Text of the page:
Several years ago, I looked at the ever-expanding gallery on my website and realized that I draw a lot more than I write. Which is funny, because I've got a BA in English, and I grew up thinking that I wanted to write.
A year or two after that, I looked at my art and realized, "Gee, I'm actually not bad, but I definitely see flaws that need fixing if I want to be what I'd consider *good*."
For a year or so after *that*, I worked on fixing those flaws with the amusing idea in my head that there was some sort of line I could cross where I'd go from being "okay" to being "good"--as if art were structured or formalized so that I could know I had "made it" and could now call myself an Artist.
Well, that idea got knocked out of my head pretty quick, as I fixed the flaws I'd spotted, and then spotted a few more and worked on fixing those. I discovered that getting the anatomical structure of legs right was nothing compared to getting *hands* right, and that no, I could not ignore backgrounds and scenes and whatnot forever if I wanted to continue to get better. Oh, and then I realized how infuriatingly different it is to think in terms of a color medium compared to graphite or charcoal. And then there's lighting. Argh!
Yeah. So it didn't take me too long to realize that there is no line. There's nobody who'll swan up to you and say, "Behold! You can now consider yourself a serious artist!" There's no moment in time where you can (or should) look at your art and think, "Well, that's it, then." Like most things in life, getting better at art is a continuous, never-ending process. Oh, you'll have your periods of screaming, exhilerating, and obvious progress in skill, and your times when you'll rest on your laurels, mastering what you've developed and getting comfortable in your style and/or rut.
I've been thinking about this lately because for a while I was arting all over the place, and then around January I hit what seemed to be a dead patch. Eh, this is how these cycles work for me. The artist's block happens to everyone. But for some time, I've been in that infuriating stage where I feel like drawing but I can't seem to get anything out. I'd sketch part of a face and then feel the mood leave me, or start on a scene and then just not be able to dredge up that spark that makes me want to see it through. At first I wondered if there was something wrong with what I'd been trying to do, some bit of zing! to the pictures that I was missing. If I could quantify what catches my interest, then...well, I'd be sitting pretty, wouldn't I? Who doesn't want Muse in a Bottle, after all?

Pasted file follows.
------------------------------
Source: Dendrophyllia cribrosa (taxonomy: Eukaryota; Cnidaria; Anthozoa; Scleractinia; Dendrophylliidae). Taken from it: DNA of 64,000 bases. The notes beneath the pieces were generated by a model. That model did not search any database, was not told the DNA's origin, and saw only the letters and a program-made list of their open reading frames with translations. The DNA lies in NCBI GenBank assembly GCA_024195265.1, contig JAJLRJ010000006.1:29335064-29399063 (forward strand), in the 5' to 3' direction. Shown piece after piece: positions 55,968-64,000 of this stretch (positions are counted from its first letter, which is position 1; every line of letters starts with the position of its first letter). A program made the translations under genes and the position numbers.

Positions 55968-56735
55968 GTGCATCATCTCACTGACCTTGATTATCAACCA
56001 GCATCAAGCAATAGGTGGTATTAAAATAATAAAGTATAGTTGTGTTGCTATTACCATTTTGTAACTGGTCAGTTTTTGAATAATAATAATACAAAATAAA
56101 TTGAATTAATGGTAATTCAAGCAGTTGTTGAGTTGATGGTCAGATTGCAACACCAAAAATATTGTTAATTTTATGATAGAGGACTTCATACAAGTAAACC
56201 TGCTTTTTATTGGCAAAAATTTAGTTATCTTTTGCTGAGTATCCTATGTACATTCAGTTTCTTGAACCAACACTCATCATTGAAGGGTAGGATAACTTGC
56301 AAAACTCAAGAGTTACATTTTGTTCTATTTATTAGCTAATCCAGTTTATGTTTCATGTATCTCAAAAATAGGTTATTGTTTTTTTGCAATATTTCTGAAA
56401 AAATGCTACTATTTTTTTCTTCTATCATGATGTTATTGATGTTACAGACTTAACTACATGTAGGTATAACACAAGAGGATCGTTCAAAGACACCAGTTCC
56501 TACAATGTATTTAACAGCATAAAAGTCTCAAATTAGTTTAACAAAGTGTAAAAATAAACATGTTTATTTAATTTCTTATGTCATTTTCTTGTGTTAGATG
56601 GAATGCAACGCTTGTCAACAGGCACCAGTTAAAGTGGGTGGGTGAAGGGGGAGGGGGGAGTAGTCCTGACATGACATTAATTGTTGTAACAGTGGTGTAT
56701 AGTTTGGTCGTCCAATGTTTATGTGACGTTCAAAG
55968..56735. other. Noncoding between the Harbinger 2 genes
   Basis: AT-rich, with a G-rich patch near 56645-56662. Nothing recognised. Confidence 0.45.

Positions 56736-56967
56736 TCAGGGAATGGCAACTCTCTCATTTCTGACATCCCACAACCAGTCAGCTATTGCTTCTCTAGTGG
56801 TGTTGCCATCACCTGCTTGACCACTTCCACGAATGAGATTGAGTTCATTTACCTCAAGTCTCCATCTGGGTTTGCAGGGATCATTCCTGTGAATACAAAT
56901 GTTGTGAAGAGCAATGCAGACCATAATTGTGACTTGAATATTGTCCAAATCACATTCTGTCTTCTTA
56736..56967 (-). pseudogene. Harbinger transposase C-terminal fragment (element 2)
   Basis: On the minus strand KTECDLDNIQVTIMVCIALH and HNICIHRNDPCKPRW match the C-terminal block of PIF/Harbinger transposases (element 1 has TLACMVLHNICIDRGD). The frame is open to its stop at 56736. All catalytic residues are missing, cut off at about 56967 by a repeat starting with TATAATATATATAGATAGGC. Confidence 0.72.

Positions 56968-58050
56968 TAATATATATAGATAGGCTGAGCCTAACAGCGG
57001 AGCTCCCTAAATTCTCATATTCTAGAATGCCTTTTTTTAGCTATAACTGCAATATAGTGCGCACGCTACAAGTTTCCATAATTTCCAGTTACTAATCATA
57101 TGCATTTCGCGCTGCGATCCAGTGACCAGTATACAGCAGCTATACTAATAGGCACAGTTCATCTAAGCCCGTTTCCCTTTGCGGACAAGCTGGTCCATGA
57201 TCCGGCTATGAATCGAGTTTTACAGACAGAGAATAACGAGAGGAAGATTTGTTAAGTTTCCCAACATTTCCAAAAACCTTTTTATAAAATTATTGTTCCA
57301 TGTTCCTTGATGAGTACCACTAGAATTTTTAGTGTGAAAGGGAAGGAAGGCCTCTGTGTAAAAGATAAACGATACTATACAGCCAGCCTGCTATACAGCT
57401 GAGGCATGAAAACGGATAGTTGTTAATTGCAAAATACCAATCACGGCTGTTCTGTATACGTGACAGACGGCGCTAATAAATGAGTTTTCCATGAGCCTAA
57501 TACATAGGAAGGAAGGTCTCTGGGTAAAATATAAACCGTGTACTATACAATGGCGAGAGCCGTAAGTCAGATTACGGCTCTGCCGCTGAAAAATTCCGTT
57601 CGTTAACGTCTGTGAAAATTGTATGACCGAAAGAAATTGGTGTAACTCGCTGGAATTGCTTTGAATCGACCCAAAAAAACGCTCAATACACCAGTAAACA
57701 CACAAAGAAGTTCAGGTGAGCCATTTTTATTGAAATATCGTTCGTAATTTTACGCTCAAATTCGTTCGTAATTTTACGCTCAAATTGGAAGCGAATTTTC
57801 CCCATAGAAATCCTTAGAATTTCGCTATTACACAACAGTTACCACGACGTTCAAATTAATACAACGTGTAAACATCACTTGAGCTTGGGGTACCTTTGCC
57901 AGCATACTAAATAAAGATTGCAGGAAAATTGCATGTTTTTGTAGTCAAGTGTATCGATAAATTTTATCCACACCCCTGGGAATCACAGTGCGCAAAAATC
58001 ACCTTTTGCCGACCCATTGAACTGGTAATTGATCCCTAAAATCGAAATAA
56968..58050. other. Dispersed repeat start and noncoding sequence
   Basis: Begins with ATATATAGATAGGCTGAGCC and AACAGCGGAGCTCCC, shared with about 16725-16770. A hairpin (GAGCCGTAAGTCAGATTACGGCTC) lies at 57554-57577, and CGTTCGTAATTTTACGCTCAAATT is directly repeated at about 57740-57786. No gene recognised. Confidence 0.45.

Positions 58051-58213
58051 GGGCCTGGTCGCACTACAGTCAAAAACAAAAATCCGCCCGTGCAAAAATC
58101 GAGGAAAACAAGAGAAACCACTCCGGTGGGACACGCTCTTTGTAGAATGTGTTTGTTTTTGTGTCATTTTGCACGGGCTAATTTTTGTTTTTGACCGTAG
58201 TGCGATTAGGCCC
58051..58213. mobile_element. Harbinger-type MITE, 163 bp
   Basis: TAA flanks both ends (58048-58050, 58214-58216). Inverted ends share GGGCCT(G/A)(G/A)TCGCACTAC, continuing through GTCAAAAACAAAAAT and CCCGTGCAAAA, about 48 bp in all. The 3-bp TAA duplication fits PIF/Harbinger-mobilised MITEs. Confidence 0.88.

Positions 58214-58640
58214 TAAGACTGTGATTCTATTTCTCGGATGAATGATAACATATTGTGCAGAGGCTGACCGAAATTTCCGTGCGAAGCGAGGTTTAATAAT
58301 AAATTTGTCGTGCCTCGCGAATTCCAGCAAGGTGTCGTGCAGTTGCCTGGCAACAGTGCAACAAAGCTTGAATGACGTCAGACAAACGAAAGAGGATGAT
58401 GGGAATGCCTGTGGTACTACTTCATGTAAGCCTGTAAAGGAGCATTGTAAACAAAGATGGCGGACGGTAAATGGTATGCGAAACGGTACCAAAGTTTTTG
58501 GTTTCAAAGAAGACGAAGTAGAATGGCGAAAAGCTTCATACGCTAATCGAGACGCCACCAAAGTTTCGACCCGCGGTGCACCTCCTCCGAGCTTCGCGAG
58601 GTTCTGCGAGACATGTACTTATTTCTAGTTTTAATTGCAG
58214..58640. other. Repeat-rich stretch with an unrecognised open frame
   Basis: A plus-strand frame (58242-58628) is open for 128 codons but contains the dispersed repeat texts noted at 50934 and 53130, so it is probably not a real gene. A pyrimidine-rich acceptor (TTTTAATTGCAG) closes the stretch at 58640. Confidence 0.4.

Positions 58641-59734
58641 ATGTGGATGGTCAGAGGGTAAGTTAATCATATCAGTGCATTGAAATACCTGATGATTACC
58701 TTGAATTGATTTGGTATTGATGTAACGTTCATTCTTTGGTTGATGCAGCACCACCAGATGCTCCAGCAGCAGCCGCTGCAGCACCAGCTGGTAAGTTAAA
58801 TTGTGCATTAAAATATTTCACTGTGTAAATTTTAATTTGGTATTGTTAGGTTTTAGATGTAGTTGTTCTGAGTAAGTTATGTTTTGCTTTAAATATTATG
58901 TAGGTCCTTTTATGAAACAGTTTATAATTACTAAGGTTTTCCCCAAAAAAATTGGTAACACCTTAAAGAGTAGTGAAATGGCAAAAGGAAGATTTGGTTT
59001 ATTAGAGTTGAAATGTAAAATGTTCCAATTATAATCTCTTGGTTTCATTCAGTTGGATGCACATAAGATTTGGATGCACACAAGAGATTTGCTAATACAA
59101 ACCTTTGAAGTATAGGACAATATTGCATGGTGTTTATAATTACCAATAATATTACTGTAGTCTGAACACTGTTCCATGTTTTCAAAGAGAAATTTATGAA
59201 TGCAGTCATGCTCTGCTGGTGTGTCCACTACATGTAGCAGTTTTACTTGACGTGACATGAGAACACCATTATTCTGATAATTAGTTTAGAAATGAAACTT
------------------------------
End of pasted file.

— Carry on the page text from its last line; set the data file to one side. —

But then I flipped through my sketch books and realized, no, it's not the muse. I'm just in a doodling mood. And the doodling mood is good, because I'm suddenly noticing that what catches my interest about a drawing lately is the little things--the lines in a person's face that give them character and individuality, the details of costuming that make an outfit really pop. The lighting and shadows of a picture. And right now, that's what I need to work on.
As I accept my doodling mood as merely the latest stage in my evolution as an artist, I feel at ease; enthusiastic; excited, even, for what I may reap from it, what it might lead me to create and how my work can grow and develop from it.
ShadownEssence--the best WoD site on the web!www.shadownessence.com
Look me up. I'm the girl with the plushy Cthulhu avatar.
Oi, it's a club for Changeling!
Oi, it's a club for Mage!